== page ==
- Many aspects of killer whale reproduction are not known because they are difficult to study in the wild. Much of what we know about killer whale reproduction comes from studies of killer whales in marine zoological parks.
Marine life parks have been able to learn
a great deal about killer whale reproduction.
- Females become sexually mature when they reach about 4.6 to 4.9 m (15–16 ft.), at about 6 to 10 years.
- Males become sexually mature when they reach about 5.5 to 6.1 m
(18–20 ft.), at about 10 to 13 years.
- In males, dorsal fin growth is probably a secondary sex characteristic. Peak growth of the fin coincides with the onset of sexual maturity.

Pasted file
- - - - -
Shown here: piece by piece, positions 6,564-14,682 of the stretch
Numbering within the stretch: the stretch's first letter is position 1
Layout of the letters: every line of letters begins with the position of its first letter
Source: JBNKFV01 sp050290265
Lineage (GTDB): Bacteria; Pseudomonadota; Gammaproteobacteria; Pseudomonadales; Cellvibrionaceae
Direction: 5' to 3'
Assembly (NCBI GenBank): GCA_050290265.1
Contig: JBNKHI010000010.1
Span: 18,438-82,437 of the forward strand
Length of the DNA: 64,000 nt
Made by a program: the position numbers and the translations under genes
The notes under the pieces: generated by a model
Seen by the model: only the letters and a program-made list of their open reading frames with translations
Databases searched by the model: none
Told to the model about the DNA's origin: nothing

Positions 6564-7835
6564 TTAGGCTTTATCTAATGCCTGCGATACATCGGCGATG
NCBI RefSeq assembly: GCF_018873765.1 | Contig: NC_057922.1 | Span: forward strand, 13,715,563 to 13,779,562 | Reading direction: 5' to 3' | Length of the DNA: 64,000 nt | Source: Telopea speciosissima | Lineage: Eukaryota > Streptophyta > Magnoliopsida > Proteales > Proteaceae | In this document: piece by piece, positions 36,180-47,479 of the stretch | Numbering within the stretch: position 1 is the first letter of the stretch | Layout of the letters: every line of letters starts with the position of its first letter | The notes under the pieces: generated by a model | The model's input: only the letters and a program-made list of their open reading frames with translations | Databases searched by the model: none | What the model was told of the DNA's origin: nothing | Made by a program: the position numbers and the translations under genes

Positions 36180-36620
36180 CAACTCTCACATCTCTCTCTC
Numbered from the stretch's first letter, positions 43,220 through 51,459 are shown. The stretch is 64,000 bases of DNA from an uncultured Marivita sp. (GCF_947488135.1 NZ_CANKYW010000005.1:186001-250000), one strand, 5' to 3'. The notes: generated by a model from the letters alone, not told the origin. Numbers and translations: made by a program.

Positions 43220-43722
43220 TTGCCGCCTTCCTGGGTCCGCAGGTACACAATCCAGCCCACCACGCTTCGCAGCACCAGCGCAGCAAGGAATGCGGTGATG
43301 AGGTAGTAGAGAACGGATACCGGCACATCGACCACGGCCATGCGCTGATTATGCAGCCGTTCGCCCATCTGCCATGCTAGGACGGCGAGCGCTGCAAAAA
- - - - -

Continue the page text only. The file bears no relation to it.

- At SeaWorld one male successfully mated at about 8 years of age, but in the wild, social factors greatly influence a male’s breeding success. Male killer whales in the wild may not successfully reproduce until they are much older, larger, and able to compete with other males.
- Females come into estrus or “heat” several times during the year.
- Observations of females in zoological parks indicate that killer whales undergo periods of multiple estrous cycling (polyestrus), interspersed with periods of noncycling. On average, females may have four estrous cycles during one polyestrus period. This period is highly variable, as is the period of noncycling, both for one whale over time, and between whales.
- There is no menstrual blood loss.
- Killer whales are polygamous: they mate with several partners.